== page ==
How to Deal With Bullying
Unfortunately, bullying is a common problem for children. Research suggests that up to half of our kids have experienced bullying at some point and at least 10% experience it on a regular basis. But parents shouldn’t accept bullying as a normal part of childhood. It can affect a child’s social and emotional development as well as school performance. What exactly is bullying? Bullying is any behavior that is intentionally tormenting to another child. Most definitions describe it as chronic or persistent. The torment can be verbal, physical or psychological. And in today’s world, it can even be virtual in the form of cyberbullying. Your child should know that any behavior from another student that hurts or harms them in emotional or physical ways is a form of bullying.
Know the Signs
Bullies often exert their power covertly, away from teachers and others in authority. So you may not know your child has a bully unless there is physical evidence or your child tells you. But there are warning signs:
- Changes in sleep or eating habits
- Faking illness
- Physical complaints, such as headache or stomachache, on a frequent basis
- Frequently “losing” things
- Difficulty with schoolwork
- Avoiding activities
- Self-destructive behavior
Don’t ignore possible warning signs. Talk to your child and find out what’s going on at school. Even if it’s not bullying, changes in your child’s behavior indicate that something is amiss. Give your child plenty of opportunities to talk to you and share thoughts openly.
Take It Seriously
If your child comes to you with a bullying problem, take what your child says seriously. Bullying can bring out strong reactions in adults. You can best help your child by remaining calm and listening. Reassure your child, offer comfort, and praise your child for coming to you. Then, find out exactly what happened, who did it, and when and where the bullying took place. It’s a good idea to make a written record of the events.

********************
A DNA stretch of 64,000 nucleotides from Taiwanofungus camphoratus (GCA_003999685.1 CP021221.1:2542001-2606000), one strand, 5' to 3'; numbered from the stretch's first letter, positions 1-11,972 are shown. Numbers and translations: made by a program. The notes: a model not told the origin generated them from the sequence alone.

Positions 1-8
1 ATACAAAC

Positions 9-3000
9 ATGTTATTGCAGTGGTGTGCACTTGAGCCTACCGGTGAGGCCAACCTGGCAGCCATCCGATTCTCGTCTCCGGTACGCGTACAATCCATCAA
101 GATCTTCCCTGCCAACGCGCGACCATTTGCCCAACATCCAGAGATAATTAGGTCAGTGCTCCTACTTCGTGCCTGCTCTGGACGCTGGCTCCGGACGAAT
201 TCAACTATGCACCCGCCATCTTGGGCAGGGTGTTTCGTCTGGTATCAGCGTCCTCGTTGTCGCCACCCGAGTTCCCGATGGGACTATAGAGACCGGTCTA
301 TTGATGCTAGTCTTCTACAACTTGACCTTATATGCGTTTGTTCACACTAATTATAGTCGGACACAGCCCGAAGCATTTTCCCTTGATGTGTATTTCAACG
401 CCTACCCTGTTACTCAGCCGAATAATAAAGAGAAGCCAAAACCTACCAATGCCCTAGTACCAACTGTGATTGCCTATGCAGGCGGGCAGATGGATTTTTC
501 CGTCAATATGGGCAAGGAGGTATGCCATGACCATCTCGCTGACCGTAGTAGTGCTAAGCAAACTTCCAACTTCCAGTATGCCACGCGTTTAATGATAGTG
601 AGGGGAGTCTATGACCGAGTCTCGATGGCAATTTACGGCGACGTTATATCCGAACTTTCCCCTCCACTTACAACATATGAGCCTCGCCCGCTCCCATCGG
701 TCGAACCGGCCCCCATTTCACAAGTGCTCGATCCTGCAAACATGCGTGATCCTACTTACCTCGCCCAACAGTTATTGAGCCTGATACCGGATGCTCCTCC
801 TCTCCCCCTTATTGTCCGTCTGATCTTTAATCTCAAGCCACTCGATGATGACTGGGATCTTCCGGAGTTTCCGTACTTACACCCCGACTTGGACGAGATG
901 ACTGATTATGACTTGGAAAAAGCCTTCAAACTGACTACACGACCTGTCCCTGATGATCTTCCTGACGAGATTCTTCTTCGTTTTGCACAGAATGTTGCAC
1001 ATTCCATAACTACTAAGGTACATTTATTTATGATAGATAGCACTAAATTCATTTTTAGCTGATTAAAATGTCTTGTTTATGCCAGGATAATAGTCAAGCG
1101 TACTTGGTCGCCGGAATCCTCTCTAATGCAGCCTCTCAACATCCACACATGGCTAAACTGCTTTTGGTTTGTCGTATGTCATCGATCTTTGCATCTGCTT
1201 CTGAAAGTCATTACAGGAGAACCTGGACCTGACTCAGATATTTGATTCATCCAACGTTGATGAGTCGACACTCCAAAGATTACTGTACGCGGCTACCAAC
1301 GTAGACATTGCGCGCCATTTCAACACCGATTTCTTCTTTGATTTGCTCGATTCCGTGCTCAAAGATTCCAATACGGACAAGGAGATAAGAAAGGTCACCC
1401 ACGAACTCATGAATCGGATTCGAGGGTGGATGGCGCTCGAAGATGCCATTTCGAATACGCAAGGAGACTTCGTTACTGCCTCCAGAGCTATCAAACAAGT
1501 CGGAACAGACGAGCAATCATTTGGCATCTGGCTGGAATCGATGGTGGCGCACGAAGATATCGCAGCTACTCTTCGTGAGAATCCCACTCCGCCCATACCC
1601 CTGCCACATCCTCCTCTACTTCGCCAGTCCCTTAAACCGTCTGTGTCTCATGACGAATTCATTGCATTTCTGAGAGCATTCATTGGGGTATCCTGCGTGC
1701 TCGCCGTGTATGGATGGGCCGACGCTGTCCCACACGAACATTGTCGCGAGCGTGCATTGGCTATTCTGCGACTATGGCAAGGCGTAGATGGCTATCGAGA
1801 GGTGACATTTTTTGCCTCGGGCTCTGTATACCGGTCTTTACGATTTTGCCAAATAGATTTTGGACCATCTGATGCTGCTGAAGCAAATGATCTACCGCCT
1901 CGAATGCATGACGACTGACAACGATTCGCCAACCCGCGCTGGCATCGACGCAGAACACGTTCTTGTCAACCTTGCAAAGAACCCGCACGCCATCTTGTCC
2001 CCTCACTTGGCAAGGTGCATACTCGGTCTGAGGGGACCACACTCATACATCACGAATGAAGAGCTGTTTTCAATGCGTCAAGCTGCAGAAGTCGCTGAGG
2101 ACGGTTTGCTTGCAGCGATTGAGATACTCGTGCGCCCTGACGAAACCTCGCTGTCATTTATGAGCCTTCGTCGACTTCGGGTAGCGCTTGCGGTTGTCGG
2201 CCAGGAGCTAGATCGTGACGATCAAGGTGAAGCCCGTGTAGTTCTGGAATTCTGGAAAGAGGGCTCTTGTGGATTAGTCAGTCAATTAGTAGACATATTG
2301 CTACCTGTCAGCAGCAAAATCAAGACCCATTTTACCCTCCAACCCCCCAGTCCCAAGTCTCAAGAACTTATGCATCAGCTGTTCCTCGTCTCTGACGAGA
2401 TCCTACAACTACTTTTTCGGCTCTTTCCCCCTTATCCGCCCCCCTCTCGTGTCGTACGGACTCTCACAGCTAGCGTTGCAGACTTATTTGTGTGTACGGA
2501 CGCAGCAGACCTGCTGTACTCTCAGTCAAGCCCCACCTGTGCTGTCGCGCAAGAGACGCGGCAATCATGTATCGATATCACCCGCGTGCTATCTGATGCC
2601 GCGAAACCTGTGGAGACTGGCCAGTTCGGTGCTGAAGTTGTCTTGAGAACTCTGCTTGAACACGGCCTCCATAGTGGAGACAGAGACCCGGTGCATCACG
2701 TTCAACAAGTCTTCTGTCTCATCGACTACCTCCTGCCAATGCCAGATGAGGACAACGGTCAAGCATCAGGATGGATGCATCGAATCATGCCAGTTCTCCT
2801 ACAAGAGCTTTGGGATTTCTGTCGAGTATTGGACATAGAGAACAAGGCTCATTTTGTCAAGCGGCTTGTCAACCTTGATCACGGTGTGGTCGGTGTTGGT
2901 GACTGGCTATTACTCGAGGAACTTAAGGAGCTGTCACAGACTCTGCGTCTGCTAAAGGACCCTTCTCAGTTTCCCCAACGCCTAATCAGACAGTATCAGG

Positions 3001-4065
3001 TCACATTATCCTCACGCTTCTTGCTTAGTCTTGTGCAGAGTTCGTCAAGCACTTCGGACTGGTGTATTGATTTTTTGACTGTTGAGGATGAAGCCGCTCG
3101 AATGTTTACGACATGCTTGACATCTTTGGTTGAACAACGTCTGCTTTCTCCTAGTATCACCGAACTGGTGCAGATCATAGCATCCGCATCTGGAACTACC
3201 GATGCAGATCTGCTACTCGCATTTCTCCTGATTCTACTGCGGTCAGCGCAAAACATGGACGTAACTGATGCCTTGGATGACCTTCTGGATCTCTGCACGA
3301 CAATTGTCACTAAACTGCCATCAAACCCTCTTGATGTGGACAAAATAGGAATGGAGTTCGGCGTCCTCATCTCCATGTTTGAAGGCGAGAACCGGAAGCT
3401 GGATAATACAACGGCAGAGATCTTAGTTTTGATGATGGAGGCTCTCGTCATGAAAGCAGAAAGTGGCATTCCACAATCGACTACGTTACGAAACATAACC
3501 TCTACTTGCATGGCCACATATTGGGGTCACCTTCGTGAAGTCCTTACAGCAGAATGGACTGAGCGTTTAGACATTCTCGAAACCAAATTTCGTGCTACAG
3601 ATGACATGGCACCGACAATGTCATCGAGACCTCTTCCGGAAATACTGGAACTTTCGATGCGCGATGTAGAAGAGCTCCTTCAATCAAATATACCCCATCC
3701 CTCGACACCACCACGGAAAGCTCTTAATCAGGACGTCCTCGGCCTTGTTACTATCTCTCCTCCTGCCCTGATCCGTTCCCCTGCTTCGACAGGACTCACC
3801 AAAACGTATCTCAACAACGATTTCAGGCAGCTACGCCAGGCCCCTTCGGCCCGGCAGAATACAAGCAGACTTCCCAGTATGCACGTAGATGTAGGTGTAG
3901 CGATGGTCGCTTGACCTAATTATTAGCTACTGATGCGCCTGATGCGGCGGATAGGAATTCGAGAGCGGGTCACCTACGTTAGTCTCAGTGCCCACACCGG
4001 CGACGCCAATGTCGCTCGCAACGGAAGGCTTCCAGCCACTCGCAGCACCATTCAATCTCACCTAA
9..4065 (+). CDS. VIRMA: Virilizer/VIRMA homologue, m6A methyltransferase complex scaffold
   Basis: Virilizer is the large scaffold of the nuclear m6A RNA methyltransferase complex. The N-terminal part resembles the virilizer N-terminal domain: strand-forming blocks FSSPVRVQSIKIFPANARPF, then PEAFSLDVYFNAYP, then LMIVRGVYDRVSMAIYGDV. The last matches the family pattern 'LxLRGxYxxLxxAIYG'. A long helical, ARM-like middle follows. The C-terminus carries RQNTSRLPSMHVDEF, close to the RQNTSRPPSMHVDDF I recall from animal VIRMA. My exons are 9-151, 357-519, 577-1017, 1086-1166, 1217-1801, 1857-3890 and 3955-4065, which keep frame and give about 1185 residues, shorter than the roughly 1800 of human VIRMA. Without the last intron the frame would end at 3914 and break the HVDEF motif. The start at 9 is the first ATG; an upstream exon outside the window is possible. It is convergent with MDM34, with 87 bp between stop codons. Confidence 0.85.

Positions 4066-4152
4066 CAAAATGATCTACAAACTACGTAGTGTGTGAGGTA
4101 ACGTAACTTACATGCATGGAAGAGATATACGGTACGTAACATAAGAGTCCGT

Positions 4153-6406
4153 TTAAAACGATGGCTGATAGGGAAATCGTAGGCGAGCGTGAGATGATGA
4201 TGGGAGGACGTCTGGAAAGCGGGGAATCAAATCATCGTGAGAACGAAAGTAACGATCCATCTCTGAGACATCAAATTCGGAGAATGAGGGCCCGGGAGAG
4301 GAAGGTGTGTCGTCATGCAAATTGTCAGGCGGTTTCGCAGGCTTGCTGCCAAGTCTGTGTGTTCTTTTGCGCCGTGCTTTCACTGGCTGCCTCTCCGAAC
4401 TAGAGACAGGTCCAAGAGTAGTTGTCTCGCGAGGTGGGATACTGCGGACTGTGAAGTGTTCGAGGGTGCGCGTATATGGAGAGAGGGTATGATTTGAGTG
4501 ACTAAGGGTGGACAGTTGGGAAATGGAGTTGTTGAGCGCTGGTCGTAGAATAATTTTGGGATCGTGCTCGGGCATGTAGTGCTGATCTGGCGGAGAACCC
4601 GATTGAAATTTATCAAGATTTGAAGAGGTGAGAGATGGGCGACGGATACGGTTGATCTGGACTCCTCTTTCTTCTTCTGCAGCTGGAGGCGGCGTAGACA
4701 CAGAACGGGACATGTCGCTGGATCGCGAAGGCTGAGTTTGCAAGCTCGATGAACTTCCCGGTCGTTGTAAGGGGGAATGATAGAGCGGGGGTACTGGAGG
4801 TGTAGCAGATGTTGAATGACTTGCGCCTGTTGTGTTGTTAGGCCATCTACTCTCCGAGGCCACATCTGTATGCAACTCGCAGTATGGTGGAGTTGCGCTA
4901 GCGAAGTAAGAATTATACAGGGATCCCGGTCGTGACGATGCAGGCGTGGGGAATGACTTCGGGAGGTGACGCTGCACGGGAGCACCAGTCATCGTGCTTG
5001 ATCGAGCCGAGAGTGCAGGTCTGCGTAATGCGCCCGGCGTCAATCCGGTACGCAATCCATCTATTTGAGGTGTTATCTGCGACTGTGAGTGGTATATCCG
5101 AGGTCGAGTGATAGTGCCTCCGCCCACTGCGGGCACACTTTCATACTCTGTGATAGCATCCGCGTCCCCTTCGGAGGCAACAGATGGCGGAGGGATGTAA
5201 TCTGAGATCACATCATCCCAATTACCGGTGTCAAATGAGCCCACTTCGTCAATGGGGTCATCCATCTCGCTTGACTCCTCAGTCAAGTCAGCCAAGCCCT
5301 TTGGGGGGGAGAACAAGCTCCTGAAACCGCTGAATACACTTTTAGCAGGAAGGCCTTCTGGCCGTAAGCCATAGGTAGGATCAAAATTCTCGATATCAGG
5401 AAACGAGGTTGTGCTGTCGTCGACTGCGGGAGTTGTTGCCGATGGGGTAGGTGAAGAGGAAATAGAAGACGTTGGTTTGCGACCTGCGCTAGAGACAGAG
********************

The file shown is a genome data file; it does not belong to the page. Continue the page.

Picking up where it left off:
You should also take it seriously if your child tells you that the bullying will get worse if the bully knows your child told. This makes the situation more delicate, but you must get involved. Talk to your child’s teacher, principal, or school counselor. Ask that they address the situation in a confidential way. Providing details about when, where and how the bullying occurs will help them monitor and prevent the situation. Some schools also have a confidential tip line for reporting incidents.
Support your child by keeping the lines of communication open. Listen when your child talks about bullying and reassure your child that it isn’t their fault. Talk about ways to deal with the bully and what your child can do to stay safe. Make sure you follow up often with your child. The bullying is not likely to stop overnight and your child will need your continued support. Seek a qualified counselor if necessary.
Along with your support, make sure you don’t make the situation worse. Don’t tell your child to ignore it hoping it will go away. Don’t blame your child for the situation or ask your child what they did to contribute to the bullying. It’s not a good idea to encourage your child to fight back and you should resist the urge to contact the bully’s parents directly. Instead, go through your school’s administration and use the school’s bullying policy to help your child.
Bullies often pick on kids who are passive, get intimidated easily, and have a hard time defending themselves. By working on your child’s confidence, you can help your child deal with the bullying. Make an effort to connect your child with friends who are a positive influence. Your child may also benefit from clubs, sports, youth groups, or other group activities with supervision.
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